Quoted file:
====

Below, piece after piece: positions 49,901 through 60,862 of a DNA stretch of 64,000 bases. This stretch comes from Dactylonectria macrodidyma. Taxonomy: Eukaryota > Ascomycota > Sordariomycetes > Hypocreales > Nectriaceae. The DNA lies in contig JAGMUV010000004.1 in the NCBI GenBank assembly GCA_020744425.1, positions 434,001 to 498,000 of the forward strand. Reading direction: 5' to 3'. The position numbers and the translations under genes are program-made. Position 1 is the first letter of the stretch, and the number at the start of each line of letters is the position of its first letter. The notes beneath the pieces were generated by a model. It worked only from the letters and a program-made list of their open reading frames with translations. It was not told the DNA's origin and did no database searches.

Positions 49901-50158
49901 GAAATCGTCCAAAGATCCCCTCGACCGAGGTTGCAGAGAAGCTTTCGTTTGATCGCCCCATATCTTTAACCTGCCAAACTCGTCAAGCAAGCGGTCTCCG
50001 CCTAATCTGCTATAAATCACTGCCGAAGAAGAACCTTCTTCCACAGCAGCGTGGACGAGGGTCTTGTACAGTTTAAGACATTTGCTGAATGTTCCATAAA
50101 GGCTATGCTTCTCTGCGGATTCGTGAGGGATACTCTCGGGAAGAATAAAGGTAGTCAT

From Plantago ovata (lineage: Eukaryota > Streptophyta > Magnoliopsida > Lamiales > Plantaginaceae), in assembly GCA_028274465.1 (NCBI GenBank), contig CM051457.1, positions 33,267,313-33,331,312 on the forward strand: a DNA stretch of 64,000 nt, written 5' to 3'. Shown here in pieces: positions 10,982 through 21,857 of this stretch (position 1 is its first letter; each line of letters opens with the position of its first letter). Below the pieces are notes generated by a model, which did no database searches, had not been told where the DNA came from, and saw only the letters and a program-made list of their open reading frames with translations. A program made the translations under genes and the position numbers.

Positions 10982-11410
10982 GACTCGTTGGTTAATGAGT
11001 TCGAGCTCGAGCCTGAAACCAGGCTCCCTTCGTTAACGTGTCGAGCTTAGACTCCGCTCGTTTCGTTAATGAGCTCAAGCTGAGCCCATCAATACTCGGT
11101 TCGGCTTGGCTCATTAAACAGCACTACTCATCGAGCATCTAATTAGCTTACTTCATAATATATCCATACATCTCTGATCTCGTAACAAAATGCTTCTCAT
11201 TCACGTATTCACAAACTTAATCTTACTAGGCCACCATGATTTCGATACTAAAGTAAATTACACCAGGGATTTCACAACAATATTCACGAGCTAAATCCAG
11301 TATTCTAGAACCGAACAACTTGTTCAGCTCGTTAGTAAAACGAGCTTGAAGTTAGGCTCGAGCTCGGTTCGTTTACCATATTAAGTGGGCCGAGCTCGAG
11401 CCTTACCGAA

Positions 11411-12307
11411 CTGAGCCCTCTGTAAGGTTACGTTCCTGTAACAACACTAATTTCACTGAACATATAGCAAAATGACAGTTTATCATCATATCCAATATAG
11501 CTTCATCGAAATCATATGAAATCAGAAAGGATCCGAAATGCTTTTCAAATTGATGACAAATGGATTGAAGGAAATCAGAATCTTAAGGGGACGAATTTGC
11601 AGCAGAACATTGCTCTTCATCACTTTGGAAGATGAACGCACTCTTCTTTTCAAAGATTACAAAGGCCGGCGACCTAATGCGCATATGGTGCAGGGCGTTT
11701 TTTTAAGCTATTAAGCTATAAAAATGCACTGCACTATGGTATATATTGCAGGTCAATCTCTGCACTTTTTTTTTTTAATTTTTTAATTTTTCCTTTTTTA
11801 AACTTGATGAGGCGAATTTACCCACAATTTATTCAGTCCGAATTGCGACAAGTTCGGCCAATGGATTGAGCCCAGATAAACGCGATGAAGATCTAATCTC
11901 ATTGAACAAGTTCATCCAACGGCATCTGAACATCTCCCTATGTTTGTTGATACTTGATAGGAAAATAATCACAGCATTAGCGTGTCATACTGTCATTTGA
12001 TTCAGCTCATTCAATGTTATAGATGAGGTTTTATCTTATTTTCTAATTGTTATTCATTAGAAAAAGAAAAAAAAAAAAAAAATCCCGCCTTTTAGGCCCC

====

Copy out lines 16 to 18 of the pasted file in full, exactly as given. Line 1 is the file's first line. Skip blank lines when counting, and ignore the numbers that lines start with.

11501 CTTCATCGAAATCATATGAAATCAGAAAGGATCCGAAATGCTTTTCAAATTGATGACAAATGGATTGAAGGAAATCAGAATCTTAAGGGGACGAATTTGC
11601 AGCAGAACATTGCTCTTCATCACTTTGGAAGATGAACGCACTCTTCTTTTCAAAGATTACAAAGGCCGGCGACCTAATGCGCATATGGTGCAGGGCGTTT
11701 TTTTAAGCTATTAAGCTATAAAAATGCACTGCACTATGGTATATATTGCAGGTCAATCTCTGCACTTTTTTTTTTTAATTTTTTAATTTTTCCTTTTTTA